Perhaps your teenager just passed her driving test and is now a G1-licenced driver. Or maybe your son is coming home for the summer with a G-license. Whatever the situation may be, chances are, they are insured under your vehicle policy. What would this mean for you?
Below we’ll take a look at how you can maintain your insurance standing even with younger drivers listed.
Adding one or more young drivers
Automatically, you can usually expect an increase in premiums by adding another driver to your policy. With the exposure a new driver brings, your insurance company will do an assessment to see what kind of increase you can expect. Regardless of the additional cost, it’s a good opportunity to teach your child responsibility and you may want to consider having him or her pay the amount of the premium increase.
Age — and experience — matters when it comes to just how much of an increase you’ll see in your rate. A driver who is 16 to 24 will automatically cost you a higher premium. A child who is 25 or older will be added as a secondary driver on your policy, and his or her driving record and experience will be assessed when determining the type of increase you can expect to see.
The key factor is your kid’s driving record/age ratio. A 25-year-old driver with a clean driving record will cost you substantially less than if he or she were 24 and had the same clean record. Also, if your son, for example, is a part-time driver of your vehicle, the cost will be incrementally less than if he is a full-time driver, as stated on your policy.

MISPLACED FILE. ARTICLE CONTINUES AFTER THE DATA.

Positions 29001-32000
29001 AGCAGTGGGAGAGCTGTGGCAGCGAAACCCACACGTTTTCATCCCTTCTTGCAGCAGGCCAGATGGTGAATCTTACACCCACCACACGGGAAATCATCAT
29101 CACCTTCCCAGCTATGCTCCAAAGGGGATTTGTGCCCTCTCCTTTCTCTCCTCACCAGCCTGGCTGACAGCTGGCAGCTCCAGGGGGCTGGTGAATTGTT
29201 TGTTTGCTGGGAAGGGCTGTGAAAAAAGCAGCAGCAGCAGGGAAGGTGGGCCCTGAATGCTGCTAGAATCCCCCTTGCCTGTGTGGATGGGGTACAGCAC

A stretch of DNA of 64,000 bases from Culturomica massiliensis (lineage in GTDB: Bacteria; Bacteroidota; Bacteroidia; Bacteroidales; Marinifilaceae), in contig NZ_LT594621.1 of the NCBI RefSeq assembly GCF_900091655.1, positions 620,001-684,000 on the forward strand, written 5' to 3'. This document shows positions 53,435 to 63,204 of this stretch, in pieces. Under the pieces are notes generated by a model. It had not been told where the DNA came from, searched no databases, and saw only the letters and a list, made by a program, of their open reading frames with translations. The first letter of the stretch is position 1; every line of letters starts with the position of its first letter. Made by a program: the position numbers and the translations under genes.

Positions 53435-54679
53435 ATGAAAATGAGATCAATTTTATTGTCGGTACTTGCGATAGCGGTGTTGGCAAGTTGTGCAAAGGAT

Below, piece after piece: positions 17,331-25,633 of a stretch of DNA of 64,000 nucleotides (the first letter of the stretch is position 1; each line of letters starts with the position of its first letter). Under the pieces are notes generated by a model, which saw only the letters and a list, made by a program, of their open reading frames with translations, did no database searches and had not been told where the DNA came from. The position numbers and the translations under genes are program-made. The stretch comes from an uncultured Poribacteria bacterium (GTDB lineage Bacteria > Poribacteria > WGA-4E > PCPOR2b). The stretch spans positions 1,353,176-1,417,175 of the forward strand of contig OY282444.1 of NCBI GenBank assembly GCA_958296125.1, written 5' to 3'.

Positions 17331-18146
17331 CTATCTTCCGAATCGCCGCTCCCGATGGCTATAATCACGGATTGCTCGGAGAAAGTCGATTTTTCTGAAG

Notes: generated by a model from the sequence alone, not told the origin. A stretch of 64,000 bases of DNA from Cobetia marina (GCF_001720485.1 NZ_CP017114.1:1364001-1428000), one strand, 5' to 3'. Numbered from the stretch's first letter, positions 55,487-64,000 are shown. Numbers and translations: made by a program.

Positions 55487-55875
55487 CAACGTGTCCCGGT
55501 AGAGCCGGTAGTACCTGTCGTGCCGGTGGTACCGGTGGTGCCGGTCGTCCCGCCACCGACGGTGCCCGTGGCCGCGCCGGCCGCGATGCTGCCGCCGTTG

Your child’s driving record
Does your young driver have a few speeding tickets on her record? If she is added as a secondary driver on your policy, her spotted driving record could cost you a 10-star policy rating, regardless of her age.
If you do have a bad driver under your roof, take charge. Don’t let their bad habits ruin your hard-earned good standing with your insurance provider or your star rating. If you are inOntario, you must have all drivers who reside under your roof and use your vehicles on your policy — but there’s an exception to this rule.
The OPCF 28A is a form you can add, excluding your child from your insurance policy. You will have to sign the document stating that your child is in your household but not driving your vehicle, thus helping protect your rate and your star rating.
How to avoid policy setbacks
Your child got a speeding ticket — but didn’t tell you. Does this mean you’re in the clear because you didn’t cause the infraction? Not necessarily. Your insurance provider may find out about it when you go to renew your policy. Additionally, if you apply for a new policy, the ticket may surface when your record is being reviewed. As the policy holder, know that you are fully responsible for knowing the records of all secondary drivers on your policy. You could face an increase due to your child’s mistake.
If your child does choose to get their own insurance, be sure to have him or her visit InsuranceHotline.com where he or she can compare rates from over 30 competing insurers for the lowest rate available.
Other helpful insurance articles:
-Find out what is an OPCF 28A in the “Did You Know?” section of the InsuranceHotline.com Insider
-What are the consequences of major and minor tickets?
-Learn summer safety driving tips
-”My child is home from university for the summer. Do I have to add his or her name to my car insurance policy?” Click here to read the answer.